The Top Five Reasons a Divorce Matters in North Carolina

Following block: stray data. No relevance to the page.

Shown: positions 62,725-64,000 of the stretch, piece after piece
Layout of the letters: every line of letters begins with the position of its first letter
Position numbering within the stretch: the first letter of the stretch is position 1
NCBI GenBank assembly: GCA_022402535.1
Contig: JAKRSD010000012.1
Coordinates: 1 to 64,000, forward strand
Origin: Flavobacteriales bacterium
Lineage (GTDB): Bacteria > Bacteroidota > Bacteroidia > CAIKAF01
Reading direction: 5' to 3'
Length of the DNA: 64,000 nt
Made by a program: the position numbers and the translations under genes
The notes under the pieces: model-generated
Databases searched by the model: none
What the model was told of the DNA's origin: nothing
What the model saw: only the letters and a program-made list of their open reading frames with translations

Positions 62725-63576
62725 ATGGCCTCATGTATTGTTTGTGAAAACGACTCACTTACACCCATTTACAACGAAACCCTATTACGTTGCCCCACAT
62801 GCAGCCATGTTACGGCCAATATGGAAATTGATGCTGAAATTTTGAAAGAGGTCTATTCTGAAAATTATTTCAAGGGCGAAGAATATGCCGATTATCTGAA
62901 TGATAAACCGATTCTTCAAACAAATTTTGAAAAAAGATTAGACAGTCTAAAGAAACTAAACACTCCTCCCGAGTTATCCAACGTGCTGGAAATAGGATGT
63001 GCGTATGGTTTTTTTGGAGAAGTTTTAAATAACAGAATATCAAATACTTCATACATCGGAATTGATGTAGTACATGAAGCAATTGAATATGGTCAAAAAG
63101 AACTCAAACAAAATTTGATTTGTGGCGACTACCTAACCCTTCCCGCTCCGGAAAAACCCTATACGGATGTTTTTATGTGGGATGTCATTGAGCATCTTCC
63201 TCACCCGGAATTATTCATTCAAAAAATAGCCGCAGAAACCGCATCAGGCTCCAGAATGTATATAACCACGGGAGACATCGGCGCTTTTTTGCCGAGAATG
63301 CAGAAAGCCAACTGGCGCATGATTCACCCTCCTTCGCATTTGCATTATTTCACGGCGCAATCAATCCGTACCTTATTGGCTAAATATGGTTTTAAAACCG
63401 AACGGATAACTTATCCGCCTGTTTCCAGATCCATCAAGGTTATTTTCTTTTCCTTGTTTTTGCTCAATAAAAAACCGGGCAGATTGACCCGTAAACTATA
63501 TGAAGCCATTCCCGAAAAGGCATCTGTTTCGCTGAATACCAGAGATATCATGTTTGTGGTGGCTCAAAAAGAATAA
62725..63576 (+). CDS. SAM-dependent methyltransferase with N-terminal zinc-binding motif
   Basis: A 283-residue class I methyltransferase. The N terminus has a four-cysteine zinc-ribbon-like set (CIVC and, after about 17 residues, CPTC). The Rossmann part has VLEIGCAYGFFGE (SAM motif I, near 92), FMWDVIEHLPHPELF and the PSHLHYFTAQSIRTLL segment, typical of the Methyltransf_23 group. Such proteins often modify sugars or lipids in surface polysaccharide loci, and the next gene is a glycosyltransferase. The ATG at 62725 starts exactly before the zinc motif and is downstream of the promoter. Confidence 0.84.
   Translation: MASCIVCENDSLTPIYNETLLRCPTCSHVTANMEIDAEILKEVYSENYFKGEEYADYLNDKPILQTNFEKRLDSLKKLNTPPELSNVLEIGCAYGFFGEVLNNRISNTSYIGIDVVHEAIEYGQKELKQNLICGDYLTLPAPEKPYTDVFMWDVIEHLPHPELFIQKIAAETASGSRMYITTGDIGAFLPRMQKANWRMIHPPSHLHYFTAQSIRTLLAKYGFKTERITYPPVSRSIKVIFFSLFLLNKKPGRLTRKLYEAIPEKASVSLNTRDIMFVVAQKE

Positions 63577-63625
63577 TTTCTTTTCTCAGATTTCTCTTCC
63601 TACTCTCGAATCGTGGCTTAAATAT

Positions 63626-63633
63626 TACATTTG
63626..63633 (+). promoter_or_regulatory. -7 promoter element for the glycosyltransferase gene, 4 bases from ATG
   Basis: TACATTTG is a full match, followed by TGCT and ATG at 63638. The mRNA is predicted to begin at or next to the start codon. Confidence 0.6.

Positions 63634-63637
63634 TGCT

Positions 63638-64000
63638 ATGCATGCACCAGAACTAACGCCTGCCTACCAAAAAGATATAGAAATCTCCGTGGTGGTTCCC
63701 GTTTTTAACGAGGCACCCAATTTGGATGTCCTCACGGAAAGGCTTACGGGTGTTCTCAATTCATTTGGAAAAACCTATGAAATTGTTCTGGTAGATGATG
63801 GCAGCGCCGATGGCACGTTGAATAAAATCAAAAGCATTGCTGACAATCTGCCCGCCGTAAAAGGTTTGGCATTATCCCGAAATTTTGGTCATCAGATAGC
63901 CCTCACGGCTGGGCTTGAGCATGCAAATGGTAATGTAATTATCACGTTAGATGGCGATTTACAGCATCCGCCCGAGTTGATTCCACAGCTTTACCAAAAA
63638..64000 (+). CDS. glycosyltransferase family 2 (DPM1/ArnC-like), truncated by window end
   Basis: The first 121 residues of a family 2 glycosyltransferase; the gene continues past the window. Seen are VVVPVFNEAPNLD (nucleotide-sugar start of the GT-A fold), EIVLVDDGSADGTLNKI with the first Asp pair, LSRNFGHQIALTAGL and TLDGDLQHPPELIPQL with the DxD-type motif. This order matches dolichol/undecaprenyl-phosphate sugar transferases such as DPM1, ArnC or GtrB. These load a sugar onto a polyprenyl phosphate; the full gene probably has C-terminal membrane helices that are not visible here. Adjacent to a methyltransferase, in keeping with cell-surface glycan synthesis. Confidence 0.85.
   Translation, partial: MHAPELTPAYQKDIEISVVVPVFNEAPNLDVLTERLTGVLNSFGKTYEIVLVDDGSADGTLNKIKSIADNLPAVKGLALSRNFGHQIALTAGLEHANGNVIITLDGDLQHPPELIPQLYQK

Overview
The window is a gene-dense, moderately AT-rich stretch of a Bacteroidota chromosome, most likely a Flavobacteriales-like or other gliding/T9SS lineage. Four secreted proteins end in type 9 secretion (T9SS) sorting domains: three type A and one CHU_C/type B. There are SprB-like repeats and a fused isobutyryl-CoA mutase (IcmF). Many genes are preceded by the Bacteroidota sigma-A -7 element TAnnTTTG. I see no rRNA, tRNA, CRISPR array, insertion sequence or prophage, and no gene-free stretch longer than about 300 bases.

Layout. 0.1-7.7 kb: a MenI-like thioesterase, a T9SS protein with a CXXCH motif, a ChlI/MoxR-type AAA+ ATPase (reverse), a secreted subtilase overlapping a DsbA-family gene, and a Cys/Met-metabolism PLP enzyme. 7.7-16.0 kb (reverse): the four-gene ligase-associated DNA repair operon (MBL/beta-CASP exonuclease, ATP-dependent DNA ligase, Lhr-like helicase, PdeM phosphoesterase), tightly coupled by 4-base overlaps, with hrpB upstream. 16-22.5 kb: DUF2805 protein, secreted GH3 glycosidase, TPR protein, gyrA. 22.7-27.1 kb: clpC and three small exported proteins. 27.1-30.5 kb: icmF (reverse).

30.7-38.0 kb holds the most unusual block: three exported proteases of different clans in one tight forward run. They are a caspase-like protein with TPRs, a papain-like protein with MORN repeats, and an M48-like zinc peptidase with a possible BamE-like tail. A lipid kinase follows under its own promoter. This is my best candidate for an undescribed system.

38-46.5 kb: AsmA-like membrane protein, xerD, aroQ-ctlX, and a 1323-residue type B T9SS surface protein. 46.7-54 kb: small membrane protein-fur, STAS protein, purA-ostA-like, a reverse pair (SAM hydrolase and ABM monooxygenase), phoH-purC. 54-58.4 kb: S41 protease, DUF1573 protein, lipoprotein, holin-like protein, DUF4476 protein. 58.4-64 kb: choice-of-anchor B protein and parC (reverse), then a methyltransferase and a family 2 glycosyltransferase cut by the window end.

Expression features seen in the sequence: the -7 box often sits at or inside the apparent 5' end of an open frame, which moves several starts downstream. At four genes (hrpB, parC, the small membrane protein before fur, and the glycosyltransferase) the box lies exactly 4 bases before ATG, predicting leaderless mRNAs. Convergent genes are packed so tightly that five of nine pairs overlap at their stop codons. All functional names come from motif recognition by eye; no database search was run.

The Top Five Reasons a Divorce Matters in North Carolina By Amy A. Edwards In North Carolina, a spouse can file a claim for divorce only a separation of at least twelve months. Besides the ability to allow someone to remarry, a divorce is important for a number of reasons. This article isn’t legal advice, and it does not cover all of the reasons. But it highlights a few examples of why someone who is served with a complaint absolutely needs to contact a lawyer immediately. Reason #1 – Marital Property Married people who separate can file a claim for equitable distribution, asking the court to divide marital property equally (instead of just relying on which name is on the title or deed). Our state creates a deadline for filing those claims, and the clock starts ticking when a divorce complaint is filed. Failure to properly file for marital property division within the correct time period means it is permanently lost. Reason #2 – Health Insurance Family plans that cover both spouses and any children change the moment a divorce decree is entered. As of that moment, a spouse is no longer “related” for purposes of a family plan because they are no longer a family member. Children of the person who provides health insurance remain on a family plan after a divorce. Reason #3 – Estate Rights Inheritance rights between spouses are completely different from those of non-spouses. This is a very complicated area of the law that can be related to whether a claim for marital property. Examples of potential rights upon the death of a spouse include an allowance of money, the right to a share of the assets if there is no will, and the right to contests a will. Designation as a spouse or former spouse can involve Social Security benefits, military benefits and other survivor’s benefits. Reason #4 – Liens Against the House Married people are sometimes protected from creditors if only one of them created a debt in his or her sole name. For example, the innocent spouse who did not sign a credit card application is usually, but not always, protected from money judgments that would otherwise become a lien against the marital residence. The moment the innocent spouse becomes an ex-spouse, this can trigger a lien against the property even if the debt (such as credit card debt) is not...